(More on Silicon Valley / personal computers / social media as outgrowth of Vietnam-era counterinsurgency research: https://t.co/IQiwfkAmJg)
— Crypto Cuttlefish (@cuttlefish_btc) May 31, 2016
No, not everything is predetermined, but these patterns can be fairly predictable. If your supposed comrades are nothing more than a set of concepts that are supposed to measure up to the replacement mommy/daddy gatekeepers’ examples, it’s easy to discard them when you can obtain supply from another faction that seems more respectable than those who question how this all ticks. If there’s no solidarity present, which is an act of love based on the doing of it all versus what others should make you feel, then you are not looking for fellow humans to grow, learn, and discover with. You’re searching out concepts, and while those may be admirable for people to understand and work toward, it’s no replacement for human interaction.
It’s true that the internet can only represent individuals in a limited dimensional sense, but we can surmise the intentions of others. Working on blind spots or shortcomings collectively based on some basic rules is to recognize another’s vulnerability and respect their humanity. This is why I now question the sudden onset of new left issues when anything big happens to beloved celebrities that can cause splits among us “nobodies”. Although this is a pretty fraught example, it is one that is fairly familiar in that it stirs up controversy and allows for further infighting and winnowing of factions depending on where one comes down on the “issue”.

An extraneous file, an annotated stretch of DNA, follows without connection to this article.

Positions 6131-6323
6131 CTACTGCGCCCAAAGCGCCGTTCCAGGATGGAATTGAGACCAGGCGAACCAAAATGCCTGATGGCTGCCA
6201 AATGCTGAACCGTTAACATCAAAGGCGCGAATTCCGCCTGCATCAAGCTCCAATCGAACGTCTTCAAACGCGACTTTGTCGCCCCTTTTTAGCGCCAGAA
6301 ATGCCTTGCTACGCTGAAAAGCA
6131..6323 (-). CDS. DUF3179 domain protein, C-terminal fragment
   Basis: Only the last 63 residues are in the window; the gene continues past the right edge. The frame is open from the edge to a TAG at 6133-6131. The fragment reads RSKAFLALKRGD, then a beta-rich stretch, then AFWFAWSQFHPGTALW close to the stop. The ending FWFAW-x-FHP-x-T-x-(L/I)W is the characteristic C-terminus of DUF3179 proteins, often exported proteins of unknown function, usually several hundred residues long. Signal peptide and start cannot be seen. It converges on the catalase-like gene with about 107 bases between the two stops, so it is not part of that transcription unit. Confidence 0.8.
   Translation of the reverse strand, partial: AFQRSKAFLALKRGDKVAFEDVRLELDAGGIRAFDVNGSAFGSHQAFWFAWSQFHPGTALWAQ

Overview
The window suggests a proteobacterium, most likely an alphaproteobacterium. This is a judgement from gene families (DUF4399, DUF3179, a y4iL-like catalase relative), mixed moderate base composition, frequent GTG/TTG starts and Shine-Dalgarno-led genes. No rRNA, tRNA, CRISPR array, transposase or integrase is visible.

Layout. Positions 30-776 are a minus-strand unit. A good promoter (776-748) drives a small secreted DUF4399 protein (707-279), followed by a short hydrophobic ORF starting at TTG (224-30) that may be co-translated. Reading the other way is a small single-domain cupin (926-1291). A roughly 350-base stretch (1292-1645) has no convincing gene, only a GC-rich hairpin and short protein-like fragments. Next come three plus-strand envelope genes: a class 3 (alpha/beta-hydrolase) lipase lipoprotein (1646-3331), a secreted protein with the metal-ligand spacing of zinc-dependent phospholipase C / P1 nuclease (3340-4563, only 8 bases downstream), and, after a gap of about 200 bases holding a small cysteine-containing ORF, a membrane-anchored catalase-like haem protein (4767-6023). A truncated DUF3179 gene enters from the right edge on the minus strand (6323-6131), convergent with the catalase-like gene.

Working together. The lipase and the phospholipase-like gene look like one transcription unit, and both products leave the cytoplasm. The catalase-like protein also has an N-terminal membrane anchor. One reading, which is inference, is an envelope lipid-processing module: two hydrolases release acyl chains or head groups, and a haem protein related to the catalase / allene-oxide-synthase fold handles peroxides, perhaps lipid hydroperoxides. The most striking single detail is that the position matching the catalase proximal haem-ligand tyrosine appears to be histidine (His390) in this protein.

Respectability based on this historical psychological warfare is a problem. Concepts of what makes an ideal leftist or apparent small time political actor (based solely on the fact of having a twitter or Facebook account and voicing one’s opinion) are so open to manipulation by operators that humanity is lost in the wash to attain something — and what that is, I’m not sure. People can be classed as a political descriptor for simply not getting along with another’s cohort without even grasping the larger theater we have all been put into on social media. Unfortunately, there’s no central party to appeal to in order to affect the outcomes of geopolitical maneuvers. To my mind, that’s what a lot of people who smear those who don’t respect the Respectable appear to be appealing to or desirous of, but absent this, it turns out to be an orgy of gossip and slander that’s easy to surveil and further marginalize those turned on by those in their same class.